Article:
Eugene Steuerle gives a presentation at the Association for Public Policy Analysis and Management research conference in Madison.
Alum Eugene Steuerle encourages La Follette School alumni, students, friends, faculty and staff to subscribe to his public policy column, "The Government We Deserve," published by the Urban Institute, where Steuerle is Richard B. Fisher chair and institute fellow. The commentaries focus on the most pressing social and economic issues facing the United States.
Steuerle earned a master's degree in public policy and administration in 1972 from the Center for the Study of Public Policy and Administration, a La Follette School predecessor. He continued his graduate studies in economics and earned a doctorate in 1975 from the University of Wisconsin–Madison.
His past positions include serving as deputy assistant secretary of the Treasury for tax analysis (1987-1989), president of the National Tax Association (2001-2002), chair of the 1999 technical panel advising Social Security on its methods and assumptions, economic coordinator and original organizer of the 1984 Treasury study that led to the Tax Reform Act of 1986, president of the National Economists Club Educational Foundation, resident fellow at the American Enterprise Institute, federal executive fellow at the Brookings Institution and a columnist for the Financial Times.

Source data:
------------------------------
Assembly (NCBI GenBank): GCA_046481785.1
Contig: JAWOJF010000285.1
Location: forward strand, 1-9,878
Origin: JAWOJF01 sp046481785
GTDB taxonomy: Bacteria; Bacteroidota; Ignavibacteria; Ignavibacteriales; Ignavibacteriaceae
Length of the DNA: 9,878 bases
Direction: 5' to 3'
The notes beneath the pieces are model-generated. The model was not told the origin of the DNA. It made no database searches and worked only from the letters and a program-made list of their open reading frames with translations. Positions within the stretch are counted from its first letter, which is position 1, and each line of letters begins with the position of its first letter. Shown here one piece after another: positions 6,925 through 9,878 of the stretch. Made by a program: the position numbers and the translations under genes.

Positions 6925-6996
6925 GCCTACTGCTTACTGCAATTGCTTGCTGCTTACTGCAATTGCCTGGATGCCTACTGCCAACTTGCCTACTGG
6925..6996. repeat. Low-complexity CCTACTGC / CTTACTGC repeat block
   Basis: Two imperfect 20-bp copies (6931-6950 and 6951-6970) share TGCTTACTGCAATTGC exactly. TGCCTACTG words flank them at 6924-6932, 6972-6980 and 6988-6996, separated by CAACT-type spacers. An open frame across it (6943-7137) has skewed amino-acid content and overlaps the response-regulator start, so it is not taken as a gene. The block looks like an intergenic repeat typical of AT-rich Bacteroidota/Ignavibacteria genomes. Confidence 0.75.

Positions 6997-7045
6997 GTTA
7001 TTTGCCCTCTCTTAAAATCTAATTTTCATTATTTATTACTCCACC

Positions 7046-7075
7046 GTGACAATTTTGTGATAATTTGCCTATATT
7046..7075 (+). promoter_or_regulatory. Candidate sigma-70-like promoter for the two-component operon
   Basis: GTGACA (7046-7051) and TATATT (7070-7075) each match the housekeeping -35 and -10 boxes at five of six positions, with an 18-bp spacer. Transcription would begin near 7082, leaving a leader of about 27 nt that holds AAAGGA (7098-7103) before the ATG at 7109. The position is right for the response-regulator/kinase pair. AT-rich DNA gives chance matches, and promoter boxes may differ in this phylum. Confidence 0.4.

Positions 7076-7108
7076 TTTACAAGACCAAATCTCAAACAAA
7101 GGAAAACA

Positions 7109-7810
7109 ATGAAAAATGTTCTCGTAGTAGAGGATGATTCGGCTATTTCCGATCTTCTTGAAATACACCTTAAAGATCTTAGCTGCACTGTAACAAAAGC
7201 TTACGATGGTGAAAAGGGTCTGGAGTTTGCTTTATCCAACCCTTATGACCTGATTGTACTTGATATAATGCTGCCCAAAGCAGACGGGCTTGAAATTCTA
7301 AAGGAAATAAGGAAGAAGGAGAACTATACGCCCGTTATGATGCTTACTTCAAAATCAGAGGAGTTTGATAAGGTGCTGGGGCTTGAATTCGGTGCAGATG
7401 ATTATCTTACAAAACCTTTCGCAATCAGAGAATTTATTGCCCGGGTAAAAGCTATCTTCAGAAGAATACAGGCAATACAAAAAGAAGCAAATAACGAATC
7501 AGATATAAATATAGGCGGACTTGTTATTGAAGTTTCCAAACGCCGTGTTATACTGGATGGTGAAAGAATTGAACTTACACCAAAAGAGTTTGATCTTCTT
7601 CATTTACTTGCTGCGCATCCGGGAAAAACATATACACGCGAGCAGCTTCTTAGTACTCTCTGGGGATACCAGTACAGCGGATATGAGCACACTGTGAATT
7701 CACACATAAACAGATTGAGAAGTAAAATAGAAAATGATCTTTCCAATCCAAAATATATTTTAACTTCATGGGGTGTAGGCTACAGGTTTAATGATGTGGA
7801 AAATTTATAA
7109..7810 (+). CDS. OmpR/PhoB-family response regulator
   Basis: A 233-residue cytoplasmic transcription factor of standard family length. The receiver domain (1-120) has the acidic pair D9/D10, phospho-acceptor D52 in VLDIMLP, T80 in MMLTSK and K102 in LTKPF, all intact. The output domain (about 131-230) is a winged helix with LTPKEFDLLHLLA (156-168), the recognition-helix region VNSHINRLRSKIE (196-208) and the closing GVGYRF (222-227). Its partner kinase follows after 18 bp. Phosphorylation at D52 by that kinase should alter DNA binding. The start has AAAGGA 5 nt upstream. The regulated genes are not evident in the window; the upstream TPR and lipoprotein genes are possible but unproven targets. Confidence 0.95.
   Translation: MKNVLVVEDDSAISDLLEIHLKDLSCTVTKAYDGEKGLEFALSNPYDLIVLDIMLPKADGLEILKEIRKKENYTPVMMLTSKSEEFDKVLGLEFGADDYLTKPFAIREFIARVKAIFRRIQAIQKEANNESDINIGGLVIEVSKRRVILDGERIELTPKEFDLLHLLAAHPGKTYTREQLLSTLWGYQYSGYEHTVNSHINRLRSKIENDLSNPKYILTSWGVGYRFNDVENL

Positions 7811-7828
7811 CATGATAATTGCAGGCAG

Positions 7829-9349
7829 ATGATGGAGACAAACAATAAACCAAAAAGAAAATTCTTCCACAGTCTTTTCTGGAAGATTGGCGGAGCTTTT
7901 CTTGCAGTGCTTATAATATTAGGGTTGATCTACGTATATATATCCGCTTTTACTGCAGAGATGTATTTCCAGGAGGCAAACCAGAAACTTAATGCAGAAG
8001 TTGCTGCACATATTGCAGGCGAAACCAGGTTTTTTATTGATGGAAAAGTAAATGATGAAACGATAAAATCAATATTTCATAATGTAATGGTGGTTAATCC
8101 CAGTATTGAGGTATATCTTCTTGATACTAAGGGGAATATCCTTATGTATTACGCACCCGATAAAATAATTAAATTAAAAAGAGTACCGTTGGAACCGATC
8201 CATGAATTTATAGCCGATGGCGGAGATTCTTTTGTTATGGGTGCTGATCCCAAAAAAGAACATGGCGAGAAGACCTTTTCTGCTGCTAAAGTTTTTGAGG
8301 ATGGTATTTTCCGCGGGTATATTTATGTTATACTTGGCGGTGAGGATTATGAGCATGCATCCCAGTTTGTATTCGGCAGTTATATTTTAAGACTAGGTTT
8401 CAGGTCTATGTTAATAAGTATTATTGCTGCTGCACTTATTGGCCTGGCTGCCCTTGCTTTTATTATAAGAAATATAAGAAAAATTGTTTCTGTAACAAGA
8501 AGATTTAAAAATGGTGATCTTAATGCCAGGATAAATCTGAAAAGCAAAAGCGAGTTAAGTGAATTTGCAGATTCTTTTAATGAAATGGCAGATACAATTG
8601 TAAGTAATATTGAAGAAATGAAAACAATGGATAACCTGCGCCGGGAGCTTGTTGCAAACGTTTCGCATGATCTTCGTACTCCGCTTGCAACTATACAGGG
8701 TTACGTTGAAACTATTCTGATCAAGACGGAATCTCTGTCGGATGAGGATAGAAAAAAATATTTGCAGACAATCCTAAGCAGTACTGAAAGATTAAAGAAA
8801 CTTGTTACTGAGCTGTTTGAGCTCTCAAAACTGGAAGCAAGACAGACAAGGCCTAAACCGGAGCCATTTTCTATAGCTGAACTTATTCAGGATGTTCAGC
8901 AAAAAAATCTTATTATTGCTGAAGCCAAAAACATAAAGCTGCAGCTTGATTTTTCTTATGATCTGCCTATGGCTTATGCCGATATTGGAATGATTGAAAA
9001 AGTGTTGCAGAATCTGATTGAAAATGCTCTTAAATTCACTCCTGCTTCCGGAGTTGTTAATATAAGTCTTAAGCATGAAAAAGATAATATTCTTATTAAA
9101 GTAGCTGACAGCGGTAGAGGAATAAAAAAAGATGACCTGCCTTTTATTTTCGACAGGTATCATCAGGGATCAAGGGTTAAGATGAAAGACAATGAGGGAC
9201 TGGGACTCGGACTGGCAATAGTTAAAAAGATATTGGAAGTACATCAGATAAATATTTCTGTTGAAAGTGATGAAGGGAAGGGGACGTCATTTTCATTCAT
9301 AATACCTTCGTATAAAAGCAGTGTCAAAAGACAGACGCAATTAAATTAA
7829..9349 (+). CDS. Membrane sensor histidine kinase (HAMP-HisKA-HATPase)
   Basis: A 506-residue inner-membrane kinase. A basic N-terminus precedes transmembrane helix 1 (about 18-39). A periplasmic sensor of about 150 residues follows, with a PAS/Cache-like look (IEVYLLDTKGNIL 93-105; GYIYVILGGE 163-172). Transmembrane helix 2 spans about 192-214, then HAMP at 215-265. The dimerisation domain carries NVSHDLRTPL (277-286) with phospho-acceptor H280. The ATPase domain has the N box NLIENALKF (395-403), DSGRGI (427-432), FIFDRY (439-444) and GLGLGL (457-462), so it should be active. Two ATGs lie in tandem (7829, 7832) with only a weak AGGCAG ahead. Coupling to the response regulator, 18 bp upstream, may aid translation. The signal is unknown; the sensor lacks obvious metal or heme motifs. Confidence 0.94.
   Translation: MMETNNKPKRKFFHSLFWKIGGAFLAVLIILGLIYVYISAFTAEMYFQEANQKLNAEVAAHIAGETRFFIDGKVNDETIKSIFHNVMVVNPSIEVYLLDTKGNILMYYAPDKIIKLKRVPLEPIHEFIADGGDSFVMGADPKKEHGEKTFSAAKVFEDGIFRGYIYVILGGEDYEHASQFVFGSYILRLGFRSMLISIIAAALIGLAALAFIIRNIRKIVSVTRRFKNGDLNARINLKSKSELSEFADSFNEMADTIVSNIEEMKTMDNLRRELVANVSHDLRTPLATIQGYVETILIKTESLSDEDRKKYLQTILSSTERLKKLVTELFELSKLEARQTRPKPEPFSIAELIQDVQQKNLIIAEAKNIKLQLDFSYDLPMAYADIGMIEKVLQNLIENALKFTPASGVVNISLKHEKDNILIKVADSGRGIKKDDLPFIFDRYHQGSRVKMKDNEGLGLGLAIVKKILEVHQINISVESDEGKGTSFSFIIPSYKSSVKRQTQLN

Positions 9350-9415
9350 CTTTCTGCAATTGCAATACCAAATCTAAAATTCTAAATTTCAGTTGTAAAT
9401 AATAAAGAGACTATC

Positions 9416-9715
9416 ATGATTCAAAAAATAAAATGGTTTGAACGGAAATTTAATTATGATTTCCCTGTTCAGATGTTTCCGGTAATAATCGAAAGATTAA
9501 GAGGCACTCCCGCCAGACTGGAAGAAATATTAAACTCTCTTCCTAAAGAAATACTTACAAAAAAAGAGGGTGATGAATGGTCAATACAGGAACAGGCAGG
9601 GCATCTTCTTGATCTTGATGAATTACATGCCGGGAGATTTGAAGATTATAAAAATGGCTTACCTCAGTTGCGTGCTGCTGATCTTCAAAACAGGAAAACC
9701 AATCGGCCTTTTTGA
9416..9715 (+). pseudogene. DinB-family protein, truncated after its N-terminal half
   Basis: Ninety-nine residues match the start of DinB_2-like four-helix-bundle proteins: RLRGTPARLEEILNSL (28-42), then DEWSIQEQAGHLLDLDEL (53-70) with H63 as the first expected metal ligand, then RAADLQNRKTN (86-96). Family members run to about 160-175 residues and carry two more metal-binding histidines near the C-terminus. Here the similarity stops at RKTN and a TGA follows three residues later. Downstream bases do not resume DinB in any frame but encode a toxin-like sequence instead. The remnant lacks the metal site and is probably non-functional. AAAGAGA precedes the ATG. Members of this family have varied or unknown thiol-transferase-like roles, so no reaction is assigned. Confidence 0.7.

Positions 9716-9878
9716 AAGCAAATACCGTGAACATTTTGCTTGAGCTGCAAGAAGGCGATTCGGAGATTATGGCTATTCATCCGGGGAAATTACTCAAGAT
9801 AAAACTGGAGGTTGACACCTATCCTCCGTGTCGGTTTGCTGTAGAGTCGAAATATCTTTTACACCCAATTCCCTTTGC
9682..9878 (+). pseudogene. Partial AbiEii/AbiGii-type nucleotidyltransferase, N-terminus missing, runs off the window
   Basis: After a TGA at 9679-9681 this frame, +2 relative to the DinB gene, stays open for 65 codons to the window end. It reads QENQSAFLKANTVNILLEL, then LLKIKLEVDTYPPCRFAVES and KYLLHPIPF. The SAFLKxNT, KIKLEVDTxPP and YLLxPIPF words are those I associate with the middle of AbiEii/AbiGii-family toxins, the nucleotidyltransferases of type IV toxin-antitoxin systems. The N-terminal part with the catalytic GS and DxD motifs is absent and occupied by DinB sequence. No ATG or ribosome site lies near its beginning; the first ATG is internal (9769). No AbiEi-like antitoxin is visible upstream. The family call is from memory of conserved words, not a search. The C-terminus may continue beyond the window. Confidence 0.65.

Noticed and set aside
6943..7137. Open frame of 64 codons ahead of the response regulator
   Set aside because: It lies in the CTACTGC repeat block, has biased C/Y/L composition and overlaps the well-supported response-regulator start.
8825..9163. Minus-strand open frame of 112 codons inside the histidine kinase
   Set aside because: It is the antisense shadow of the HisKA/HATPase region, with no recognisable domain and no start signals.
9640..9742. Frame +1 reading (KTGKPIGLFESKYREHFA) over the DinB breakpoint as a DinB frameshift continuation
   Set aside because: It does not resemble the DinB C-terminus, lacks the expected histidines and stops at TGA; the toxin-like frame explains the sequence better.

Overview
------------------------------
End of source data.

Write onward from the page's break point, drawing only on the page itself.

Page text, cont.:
Steuerle is the author, co-author or co-editor of 15 books and close to 1,000 articles, briefs and congressional testimonies. Books include Contemporary U.S. Tax Policy (2nd edition), Retooling Social Security for the 21st Century and Nonprofits and Government. He serves or has served on advisory panels or boards for the Congressional Budget Office, the Government Accountability Office, the Joint Committee on Taxation, the Committee for a Responsible Federal Budget, the Independent Sector, the Aspen Institute Initiative on Financial Security, the National Committee on Vital and Health Statistics and the Partnership for America's Economic Success. He is also a co-founder and vice-chair of Act for Alexandria, a community foundation in Alexandria, VA.
Among other accolades, former top Treasury and White House officials wrote that 1986 tax reform "would not have moved forward without [Steuerle's] early leadership" and "few people have had greater impact on major changes in the tax law and the principal improvements in tax compliance and administration." His honors include the outstanding alumnus awards from his college and high school and the first Bruce Davie-Albert Davis Public Service Award from the National Tax Association in 2005.